Connecting mum and daughter
A social worker shares her story of helping reconnect a mum in prison with a daughter she'd been separated from since birth.
An easy decision
When six year old Bella* came into the care of Oranga Tamariki, her social worker Anne* was determined to help her to get to know her mum.
Her mother was in prison and had only seen her daughter once since she was born.
Anne contacted Bella’s mum, and quickly found an opportunity to bring them together.
“Mum was finishing a tikanga Māori course in prison. She was allowed one family member to attend her graduation and she chose her daughter.”
There was no hesitation to fly Anne and Bella across the country for the occasion.
Taking a risk for reunification
At the prison, the little girl was wary, she didn’t hug her mum, and she stayed close to Anne.
Anne felt the gravity of her decision to reunite mother and daughter.
“It did feel like a risk because I knew it would’ve been so hard for her mum to go through that experience, and after that first visit I wondered if I’d made the right choice.”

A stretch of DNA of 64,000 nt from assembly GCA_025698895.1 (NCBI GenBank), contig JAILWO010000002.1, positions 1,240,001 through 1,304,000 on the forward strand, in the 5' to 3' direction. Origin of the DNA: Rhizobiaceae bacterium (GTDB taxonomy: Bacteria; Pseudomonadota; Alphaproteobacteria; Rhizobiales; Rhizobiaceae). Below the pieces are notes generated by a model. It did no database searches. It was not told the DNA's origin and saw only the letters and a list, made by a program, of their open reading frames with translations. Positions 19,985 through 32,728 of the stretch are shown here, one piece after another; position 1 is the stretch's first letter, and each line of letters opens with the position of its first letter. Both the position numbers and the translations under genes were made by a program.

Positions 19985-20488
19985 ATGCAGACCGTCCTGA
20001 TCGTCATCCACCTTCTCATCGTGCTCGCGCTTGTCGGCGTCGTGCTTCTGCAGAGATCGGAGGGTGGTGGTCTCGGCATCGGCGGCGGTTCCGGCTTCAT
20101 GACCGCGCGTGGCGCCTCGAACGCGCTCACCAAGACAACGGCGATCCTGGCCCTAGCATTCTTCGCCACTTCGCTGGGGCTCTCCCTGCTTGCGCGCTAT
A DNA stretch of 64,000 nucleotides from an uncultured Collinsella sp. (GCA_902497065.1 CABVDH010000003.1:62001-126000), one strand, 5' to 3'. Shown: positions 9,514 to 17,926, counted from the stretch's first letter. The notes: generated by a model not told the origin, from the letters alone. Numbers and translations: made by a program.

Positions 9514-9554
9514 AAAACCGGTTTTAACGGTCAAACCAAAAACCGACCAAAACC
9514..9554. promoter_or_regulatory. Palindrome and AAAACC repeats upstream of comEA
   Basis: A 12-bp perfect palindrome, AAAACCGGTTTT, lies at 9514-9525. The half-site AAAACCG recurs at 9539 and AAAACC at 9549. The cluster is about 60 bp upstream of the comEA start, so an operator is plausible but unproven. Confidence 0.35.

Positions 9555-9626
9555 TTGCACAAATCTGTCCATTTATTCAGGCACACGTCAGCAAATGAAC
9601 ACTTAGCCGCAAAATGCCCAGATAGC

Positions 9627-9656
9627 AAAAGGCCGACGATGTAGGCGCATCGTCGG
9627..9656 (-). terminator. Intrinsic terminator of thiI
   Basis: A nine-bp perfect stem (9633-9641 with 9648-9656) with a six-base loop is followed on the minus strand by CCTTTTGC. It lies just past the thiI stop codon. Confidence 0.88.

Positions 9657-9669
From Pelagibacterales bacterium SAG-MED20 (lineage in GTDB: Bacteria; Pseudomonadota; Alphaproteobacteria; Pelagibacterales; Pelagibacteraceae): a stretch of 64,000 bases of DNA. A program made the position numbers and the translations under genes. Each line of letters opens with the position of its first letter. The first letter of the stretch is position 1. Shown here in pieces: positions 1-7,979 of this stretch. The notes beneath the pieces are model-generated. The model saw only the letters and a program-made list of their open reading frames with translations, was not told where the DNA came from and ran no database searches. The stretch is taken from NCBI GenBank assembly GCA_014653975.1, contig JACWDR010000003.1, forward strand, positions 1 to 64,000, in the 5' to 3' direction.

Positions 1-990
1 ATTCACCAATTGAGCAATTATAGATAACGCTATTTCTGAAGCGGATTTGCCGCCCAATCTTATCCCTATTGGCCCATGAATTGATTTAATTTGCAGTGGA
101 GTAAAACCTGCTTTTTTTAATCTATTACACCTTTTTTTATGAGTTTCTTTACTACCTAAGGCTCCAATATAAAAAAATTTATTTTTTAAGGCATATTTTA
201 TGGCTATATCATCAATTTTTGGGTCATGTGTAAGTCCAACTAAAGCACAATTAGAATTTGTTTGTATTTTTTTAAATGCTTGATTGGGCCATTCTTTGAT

But Bella’s mum stayed strong, and Anne was determined to help her develop a relationship with her daughter. Together they worked hard to facilitate constant contact and to reaffirm to Bella how loved she was by her mum.
There were regular phone and video calls, and Bella’s mum always told her daughter, “I’ll be talking to you again soon.”
"Her daughter is her world, and Bella has come to understand she is safe with her mum; she can talk to her, hug her, and she knows she won’t be turned away.”
A loving relationship
Since that first visit, there have been three more, and each time the mother and daughter bond has grown.
On the most recent visit, for another graduation ceremony, Bella had to be held back from running up to her mum during the pōwhiri process! She then clung to her mother.
Anne is proud of the progress they have made. “Bella’s mum has never given up. The resilience and strength she demonstrated to get through that first visit was incredible.”
“This mum talks about her daughter all day, every day. Her daughter is her world, and Bella has come to understand she is safe with her mum; she can talk to her, hug her, and she knows she won’t be turned away.”
Bella’s mum is now out of prison, and Anne is planning for an extra special visit for a certain day in May.
“I really want Bella to experience her mum on Mother’s Day.”
*Names changed for privacy.